Sidney Poitier: But that strong sense of self-worth came from the Bahamas itself, out of my family, out of the families I knew. Out of the society, such as it was. But they treated each other respectfully, they raised their children to be respectful of elders. If my mother was unable to work in the fields, her friends would come by and bring food. It was a wonderful community. When we got to Nassau, it was somewhat different, but still...


Ninety percent of the people in Nassau were black. The cops were black. All the policemen were black, except possibly the head of the police department and his lieutenants. Mind you, I'm talking about a colonial country, but because it is a colonial country -- and luckily for us, the colonial country being Great Britain -- they could not manage a colonial empire, because they were so few people. The British were very few. Do you know that, literally speaking, a very small number of Britons ruled India? They ruled most of the Caribbean, and they could not -- there was no way for them to cultivate the necessary personnel they would need to administer to their colonial possessions. So what they had to do, they had to educate the local people, so that there were policemen. All of the policemen, with the exception of the few guys who ran the police force, were black. So as a kid I didn't run around being fearful that I was going to be mistreated. Okay, that gives you an idea of what I came out of, and the values I came out of the Bahamas with when I went to Miami.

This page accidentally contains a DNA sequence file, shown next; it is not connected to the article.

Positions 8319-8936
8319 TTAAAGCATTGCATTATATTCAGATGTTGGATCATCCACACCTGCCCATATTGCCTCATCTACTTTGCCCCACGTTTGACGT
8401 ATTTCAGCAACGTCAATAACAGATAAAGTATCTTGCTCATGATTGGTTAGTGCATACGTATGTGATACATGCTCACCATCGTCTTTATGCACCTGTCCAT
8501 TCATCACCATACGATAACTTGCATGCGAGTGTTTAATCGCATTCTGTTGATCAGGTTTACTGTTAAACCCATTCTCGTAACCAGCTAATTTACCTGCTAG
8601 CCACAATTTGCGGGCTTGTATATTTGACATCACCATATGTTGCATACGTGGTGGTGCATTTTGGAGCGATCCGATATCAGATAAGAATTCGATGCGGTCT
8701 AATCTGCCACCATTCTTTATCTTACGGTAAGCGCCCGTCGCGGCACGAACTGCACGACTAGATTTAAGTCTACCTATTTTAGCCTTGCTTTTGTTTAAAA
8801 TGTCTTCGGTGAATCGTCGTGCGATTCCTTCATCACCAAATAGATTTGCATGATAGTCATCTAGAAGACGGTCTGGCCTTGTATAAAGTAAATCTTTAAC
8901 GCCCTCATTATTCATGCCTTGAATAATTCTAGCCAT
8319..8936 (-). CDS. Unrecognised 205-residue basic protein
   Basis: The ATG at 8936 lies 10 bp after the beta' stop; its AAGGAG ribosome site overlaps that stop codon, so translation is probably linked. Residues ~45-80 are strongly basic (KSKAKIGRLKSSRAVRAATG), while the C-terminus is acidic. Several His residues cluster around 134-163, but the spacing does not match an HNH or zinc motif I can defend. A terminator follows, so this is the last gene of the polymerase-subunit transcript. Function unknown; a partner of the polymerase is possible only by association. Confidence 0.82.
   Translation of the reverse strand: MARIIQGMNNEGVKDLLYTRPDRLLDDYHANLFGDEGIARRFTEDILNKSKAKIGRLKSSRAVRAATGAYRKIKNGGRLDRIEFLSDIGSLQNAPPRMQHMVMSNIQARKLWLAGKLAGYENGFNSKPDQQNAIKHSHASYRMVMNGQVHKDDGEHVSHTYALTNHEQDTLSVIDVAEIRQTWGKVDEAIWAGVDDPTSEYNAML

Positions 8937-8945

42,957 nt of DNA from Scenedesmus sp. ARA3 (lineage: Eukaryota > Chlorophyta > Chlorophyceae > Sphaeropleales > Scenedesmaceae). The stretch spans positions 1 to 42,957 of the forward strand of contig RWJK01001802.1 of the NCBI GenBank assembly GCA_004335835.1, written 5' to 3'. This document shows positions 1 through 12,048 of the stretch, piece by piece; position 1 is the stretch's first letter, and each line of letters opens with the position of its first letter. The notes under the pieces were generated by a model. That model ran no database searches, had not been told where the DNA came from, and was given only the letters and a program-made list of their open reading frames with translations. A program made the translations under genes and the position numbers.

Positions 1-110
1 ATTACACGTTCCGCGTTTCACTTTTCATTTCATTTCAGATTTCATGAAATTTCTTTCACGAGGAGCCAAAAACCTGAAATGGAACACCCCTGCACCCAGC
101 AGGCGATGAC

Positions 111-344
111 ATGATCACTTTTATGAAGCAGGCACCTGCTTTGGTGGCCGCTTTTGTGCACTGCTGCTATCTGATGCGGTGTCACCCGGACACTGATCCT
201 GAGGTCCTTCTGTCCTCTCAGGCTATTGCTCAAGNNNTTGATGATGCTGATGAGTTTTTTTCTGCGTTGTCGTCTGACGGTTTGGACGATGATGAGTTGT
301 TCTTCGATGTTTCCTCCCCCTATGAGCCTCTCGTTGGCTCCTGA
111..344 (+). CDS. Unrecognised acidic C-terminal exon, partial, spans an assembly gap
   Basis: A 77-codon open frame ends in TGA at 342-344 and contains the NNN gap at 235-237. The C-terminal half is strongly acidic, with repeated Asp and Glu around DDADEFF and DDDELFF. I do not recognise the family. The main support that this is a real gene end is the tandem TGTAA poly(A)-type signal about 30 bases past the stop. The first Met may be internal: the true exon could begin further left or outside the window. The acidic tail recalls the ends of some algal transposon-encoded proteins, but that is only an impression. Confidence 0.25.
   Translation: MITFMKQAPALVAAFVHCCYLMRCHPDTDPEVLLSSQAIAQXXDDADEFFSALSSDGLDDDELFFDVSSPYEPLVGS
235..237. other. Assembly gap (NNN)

I walked into the police station to get permission to go across the street, which was a vital statistics department of the government. I was going over there to get a birth certificate, because I had misplaced my birth certificate, which I had gotten from the U.S. Embassy in the Bahamas. I walked into the police station, and I said to the gentleman, I said, "Sir..." and I called everybody "sir" because my father taught me that, and my mom. Pow, pow, pow! "You say 'sir' to your elders." Anyway, I was respectful.